Ten Tips for Managing Your Senior Pet’s Medications

by Nancy Kay, DVM

Has your tabby transitioned into his teens? Is the hair on your retriever’s muzzle now a lovely shade of gray? If so, it’s likely that some medical issues have accompanied your pet’s aging process.

Examples include:
  • Osteoarthritis
  • Heart disease
  • Diabetes
  • Allergies
  • Digestive issues
  • Kidney failure
  • Chronic ear infections
  • Epilepsy
  • Glaucoma
  • Cushing’s disease- an overproduction of cortisone that occurs primarily in dogs
  • Hypothyroidism- an underproduction of thyroid hormone that occurs in dogs
  • Recurrent urinary tract infections
  • Urinary incontinence- urine leakage that occurs primarily in dogs

  • Fortunately, many of these maladies can be successfully managed with long term if not life long medication. Here are ten tips to ensure that, as a conscientious caregiver, you are doing the best job possible with your pet’s medications:

    1. Learn as much as possible
    When a new medication is prescribed for your cat or dog, talk with your veterinarian to gather answers to the following questions:
  • What is the medication supposed to do?
  • What signs of improvement should I be looking for?
  • Is this medication compatible with other drugs and supplements my pet is receiving, and can they all be given at the same time?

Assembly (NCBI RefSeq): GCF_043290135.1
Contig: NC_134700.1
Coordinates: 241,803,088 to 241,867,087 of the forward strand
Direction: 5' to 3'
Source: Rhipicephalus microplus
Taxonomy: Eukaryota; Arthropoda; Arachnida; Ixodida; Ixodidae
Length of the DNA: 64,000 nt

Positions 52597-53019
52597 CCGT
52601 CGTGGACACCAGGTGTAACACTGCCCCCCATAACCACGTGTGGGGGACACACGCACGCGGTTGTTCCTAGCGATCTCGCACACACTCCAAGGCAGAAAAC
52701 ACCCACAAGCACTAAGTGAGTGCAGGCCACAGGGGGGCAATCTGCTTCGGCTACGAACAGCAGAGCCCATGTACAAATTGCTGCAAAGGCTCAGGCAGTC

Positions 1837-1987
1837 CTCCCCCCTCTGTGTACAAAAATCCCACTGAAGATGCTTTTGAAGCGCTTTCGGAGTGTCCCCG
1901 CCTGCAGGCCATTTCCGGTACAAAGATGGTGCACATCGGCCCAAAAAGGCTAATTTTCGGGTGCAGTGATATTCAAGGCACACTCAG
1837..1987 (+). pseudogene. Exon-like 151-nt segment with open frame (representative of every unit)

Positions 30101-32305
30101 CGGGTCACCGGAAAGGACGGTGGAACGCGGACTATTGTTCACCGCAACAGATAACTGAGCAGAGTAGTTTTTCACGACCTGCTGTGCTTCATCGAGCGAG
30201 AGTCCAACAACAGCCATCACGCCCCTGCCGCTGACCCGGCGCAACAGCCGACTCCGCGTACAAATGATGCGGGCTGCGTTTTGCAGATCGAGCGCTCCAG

• What are the potential side effects and what should I do if I observe them?
  • Does the timing of administration need to be exact?
  • Do I need to take special precautions when handling the medication?
  • What happens if a dosage is accidentally skipped?
  • Should I give the medication if my pet is having an “off day”- lethargic or not eating well?
  • How long should the medication be administered? Just because the pill vial is empty, doesn’t necessarily mean that your veterinarian wants it discontinued.

  • 2. Read the label
    The prescription label often contains useful information intended to ensure that the medication works well. Read the label carefully to find instructions such as:
  • Keep refrigerated
  • Shake well before using
  • Administer on an empty stomach
  • Discard after a particular date

  • 3. Get the help you need to achieve compliance
    Some dogs and cats are real stinkers when it comes to sitting still for eye drops or swallowing a bitter tasting pill. Rely on your veterinary staff members to provide you with their tricks of the trade. Often, a simple suggestion can dramatically reduce the amount of “medication stress” for you and your pet.

    4. Play by the rules
    It is in your pet’s best interest to give medications exactly as prescribed. If doing so isn’t feasible because of your schedule or simply doesn’t feel like the right thing to do, rather than skipping dosages or discontinuing treatment, have a frank discussion with your veterinarian. Almost always there will be other options to consider.

    5. Refills